Completion of the I-35W bridge announced Sept. 18 by Mn/DOT in its Sept. 15 press release conveyed pride and optimism regarding the completion of the bridge. The Star Tribune took the information from the press release and combined it with an anecdotal lead about one man’s second thoughts about getting up to cross the bridge at 5 a.m. which ran on Sept. 19. The coverage of the opening is much more animated and personable than the news release announcing the re-opening. The reporter who wrote the story disregarded the many quotes throughout the press release, made by Commissioner Tom Sorel and Gov. Tim Pawlenty. Instead, he wrote a personal account of one man’s experience waking early in the morning to cross the new bridge. The reporter then tied in other people who drove over the bridge that morning and briefly described the procession. The details of the procession drew information from the press release, such as the state troopers, emergency and Mn/DOT vehicles which led the traffic over the bridge. But, beyond these basic facts, the news coverage of the actual event diverged sharply from the press release issued by Mn/DOT.

October 5, 2008

Spot News and Follows

Spot news stories can begin with scant information. As in the local developments surrounding the FBI raid on a local business, Petters Group Worldwide, official statements were released but little was known about the reason behind the raid. Due to the deficit of information, the story was then filled out with information about Petters Group and its connections in the business community.

The story ran in both local papers, and as the story developed, the Pioneer Press supplemented its original story’s page with links to the new information regarding Petters’ resignation and warrant which alleged investor fraud.

The Star Tribune ran a follow story the day after the raid discussing the worksite’s “returning to normal.� They also approached the continuing investigation into Petters’ home. The Star Tribune also reused much of the information it had used the previous day, though not in strict adherence.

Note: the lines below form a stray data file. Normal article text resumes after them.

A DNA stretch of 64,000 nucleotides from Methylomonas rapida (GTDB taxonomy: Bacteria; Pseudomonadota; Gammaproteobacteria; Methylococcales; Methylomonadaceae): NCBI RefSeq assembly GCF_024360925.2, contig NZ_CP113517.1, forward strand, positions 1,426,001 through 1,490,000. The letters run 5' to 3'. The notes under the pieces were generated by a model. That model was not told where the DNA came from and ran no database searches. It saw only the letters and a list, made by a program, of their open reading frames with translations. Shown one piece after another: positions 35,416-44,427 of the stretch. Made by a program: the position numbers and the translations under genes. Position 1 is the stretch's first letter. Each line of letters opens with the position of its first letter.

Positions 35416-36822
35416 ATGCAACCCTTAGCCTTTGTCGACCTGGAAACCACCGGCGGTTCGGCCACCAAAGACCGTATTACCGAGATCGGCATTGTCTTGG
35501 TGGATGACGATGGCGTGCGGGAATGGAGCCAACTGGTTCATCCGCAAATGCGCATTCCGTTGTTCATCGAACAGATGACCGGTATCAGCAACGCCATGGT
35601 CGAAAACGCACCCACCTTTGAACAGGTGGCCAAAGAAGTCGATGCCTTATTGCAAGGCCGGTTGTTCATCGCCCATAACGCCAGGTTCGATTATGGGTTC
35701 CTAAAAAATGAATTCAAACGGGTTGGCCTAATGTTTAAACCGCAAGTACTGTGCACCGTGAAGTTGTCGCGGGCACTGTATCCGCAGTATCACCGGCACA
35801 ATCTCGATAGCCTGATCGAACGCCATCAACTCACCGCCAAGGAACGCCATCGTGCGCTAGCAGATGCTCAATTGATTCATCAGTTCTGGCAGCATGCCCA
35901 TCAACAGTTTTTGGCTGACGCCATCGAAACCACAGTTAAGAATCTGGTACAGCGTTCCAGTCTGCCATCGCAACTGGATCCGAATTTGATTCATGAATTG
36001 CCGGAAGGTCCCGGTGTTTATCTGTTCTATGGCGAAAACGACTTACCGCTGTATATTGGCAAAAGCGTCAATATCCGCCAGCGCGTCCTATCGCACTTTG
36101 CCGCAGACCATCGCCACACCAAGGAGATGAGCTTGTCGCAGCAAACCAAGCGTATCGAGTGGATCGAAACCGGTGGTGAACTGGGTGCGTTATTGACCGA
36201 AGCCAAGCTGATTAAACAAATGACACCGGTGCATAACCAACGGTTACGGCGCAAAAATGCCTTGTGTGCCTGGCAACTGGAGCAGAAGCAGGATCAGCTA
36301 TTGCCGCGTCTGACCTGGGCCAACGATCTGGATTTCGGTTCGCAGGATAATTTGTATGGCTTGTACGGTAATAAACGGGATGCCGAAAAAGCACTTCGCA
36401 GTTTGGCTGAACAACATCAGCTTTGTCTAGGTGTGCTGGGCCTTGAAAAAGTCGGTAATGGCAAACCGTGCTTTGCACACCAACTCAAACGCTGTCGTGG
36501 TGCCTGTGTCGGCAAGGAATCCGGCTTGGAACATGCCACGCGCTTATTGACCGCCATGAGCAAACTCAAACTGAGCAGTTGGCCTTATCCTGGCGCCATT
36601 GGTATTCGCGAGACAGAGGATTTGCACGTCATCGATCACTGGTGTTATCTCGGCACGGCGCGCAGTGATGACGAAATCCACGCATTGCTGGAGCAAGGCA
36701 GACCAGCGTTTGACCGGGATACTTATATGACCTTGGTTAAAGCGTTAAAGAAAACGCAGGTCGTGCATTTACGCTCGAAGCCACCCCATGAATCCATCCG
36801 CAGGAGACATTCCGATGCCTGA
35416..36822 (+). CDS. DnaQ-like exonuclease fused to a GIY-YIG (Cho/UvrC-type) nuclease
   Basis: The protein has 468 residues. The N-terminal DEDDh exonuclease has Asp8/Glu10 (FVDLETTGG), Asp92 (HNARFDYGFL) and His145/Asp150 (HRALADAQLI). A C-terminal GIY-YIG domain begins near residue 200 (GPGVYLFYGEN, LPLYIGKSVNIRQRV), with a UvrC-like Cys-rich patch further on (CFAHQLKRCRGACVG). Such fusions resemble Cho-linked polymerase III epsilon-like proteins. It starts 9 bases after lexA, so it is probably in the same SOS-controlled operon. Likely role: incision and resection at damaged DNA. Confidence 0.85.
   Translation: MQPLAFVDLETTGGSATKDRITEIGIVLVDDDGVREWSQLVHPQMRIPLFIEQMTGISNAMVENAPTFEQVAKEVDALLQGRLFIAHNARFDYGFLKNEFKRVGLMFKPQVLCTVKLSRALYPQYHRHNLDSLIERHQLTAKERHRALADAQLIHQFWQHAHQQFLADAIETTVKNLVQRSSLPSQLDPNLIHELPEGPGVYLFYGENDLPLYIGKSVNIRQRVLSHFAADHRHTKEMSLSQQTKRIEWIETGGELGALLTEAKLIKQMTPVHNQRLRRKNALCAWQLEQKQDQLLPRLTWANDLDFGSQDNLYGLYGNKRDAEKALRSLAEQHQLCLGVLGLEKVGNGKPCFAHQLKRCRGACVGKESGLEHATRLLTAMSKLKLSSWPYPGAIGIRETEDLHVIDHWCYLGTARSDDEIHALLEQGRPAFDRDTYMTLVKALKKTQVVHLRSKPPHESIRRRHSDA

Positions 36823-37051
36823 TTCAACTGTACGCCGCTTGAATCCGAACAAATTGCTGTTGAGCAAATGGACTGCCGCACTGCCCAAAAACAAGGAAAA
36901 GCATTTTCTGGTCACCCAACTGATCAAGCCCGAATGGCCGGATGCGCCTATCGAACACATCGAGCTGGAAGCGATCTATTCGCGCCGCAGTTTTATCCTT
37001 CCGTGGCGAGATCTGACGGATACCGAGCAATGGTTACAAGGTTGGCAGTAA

Further supplementing the information a few weeks later, the Star Tribune returned to the story of Petters by profiling in almost a feature like story the other millionaire under investigation in the same case. This follow story ran like a feature in some respects, breaking away from the FBI raid lead to a story about a man convicted and imprisoned being led to “turn his life over to God.�

No charges have been made about this second millionaire yet, but, the news is an interesting tie and an interesting follow to the Petters’ incident.

Unlike the follows that were discussed in class, this information was all expressed in fresh web pages with links from one story to the next, rather than integrating the information directly into the same page.

September 28, 2008

Structure Analysis

Structural differences can be seen when comparing this week’s stories regarding the marine who was awarded the Navy Cross rather than the Medal of Honor.

Two sources were consulted, one article written by the Christian Science Monitor and another article by the Marine Corps Times.

The Christian Science Monitor leads in with the description of heroism, and the family and friends’ surprise that Sgt. Rafael Peralta hasn’t been awarded the Medal of Honor. The format resembles the martini approach, with an inverted pyramid of relevant facts, followed by a series of fact blocks and ending with the kicker quote from a fellow marine saved by Sgt. Peralta's actions, “I have a second chance.�